2.) Sorrento Therapeutics (SRNE)
Here is a visual of this company’s pipeline:
Sorrento recently completed its merger with the private company IgDraSol, which secures the drug Cynviloq™ for the company’s oncology pipeline. This drug is a modified version of a chemotherapeutic agent known as paclitaxel (“Taxol”), which inhibits mitosis (replication) in cancer cells. Another formulation of Taxol, known as Abraxane, is a very successful product that was acquired by Celgene in 2010.
Despite changes made to the formulation, the FDA determined that Cynviloq could be approved for in breast, lung, and pancreatic cancer indications through a specially designed approval pathway known as 505(b)(2). This pathway allows Sorrento to submit the drug for approval using clinical trial data that has been gathered for Taxol and Abraxane. Sorrento is expecting to initiate a final bioequivalence trial needed for Cyviloq registration before the end of 2013.
Valuation of the asset is tricky, although others have pointed to Celgene’s expensive buyout of Abraxis in 2010. From a previous note:
“The commercial potential for Cynviloq is derived from the previous – and ongoing – success of its cousin Abraxane, which was originally developed by Abraxis BioScience as an improvement to the original Taxol. Abraxis was acquired by Celgene (NASDAQ: CELG) in June 2010 for $3.5 B, but primarily for the Abraxane asset.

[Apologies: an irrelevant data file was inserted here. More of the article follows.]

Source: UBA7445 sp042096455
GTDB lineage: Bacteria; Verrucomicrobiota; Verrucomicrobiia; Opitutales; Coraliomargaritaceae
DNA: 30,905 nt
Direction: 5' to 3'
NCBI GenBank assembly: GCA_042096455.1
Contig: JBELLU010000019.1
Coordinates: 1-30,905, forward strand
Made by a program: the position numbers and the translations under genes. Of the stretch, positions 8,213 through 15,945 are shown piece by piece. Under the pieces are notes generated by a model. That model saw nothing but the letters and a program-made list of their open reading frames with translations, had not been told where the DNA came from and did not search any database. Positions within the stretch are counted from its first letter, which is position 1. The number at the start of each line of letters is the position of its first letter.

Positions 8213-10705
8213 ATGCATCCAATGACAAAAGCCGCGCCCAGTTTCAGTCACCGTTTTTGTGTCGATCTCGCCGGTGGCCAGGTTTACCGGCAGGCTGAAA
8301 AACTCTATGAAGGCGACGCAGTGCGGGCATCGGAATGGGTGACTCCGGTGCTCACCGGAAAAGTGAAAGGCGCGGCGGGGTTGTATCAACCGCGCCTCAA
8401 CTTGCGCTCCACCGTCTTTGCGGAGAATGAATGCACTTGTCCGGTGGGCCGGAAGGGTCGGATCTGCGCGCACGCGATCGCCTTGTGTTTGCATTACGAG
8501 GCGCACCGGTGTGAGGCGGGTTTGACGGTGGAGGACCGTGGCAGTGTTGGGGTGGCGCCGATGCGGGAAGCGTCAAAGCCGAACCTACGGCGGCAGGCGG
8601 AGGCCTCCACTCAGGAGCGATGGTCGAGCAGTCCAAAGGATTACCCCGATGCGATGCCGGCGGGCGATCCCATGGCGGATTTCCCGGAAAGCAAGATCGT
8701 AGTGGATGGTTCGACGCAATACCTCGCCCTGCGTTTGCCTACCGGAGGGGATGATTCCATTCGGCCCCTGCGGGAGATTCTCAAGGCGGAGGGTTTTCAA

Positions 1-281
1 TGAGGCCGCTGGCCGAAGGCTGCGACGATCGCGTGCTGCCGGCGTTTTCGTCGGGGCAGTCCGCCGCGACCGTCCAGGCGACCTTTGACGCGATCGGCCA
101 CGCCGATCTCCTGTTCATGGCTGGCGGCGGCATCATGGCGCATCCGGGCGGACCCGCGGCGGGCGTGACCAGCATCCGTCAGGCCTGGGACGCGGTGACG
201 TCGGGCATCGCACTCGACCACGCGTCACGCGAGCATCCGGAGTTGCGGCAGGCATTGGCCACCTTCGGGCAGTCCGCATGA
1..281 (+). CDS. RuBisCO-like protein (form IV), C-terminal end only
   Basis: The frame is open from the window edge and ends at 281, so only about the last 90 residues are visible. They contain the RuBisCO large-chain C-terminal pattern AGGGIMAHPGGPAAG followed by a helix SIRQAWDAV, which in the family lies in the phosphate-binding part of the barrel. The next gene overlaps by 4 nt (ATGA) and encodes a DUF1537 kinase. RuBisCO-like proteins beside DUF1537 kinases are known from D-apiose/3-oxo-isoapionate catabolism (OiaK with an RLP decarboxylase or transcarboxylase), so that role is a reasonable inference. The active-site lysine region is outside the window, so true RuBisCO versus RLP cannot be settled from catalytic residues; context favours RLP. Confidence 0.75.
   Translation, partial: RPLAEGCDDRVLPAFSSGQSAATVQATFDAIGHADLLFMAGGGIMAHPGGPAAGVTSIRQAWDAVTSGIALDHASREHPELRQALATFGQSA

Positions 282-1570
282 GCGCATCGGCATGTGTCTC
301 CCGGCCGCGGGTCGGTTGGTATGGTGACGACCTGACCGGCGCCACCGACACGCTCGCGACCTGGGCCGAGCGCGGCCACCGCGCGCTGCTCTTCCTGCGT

This same asset generated $427 M in total 2012 sales. Most of this was derived from breast cancer, although growth is occurring in gastric cancer and non-small cell lung cancer. These are expected to balloon to over $1 B as the drug is approved for new cancer indications in the coming years – specifically malignant melanoma, bladder cancer, and ovarian cancer.”
The company also recently secured a partnership with a private company Biomiga, which gave Sorrento the worldwide commercial rights to a therapeutic drug monitoring device for paclitaxel products. This device improves the monitoring of paclitaxel regimens, and offers Sorrento a potentially valuable asset for the paclitaxel market.
The pipeline also includes G-MAB®, which consists of a library of human antibodies and a platform for their identification and isolation into 20+ monoclonal antibodies. Perhaps the most exciting target here is PD-L1/PD-1, which has seen major attention from big pharma in recent years due to the apparent link between PD-L1 and immune system suppression.
From a previous note:
“It’s worth noting that billionaire biotech investor Dr. Phillip Frost took an interest in the company back in 2009 due to Sorrento’s antibody assets. This would include Sorrento’s G-MAB library, which is claimed by the company to be one of the largest human antibody libraries available for commercial use. His healthcare holdings company OPKO Health (NYSE: OPK) is currently the largest shareholder, with 2.4 M shares (nearly 18% of the company) on top of the 148,380 shares Dr. Frost owns personally.”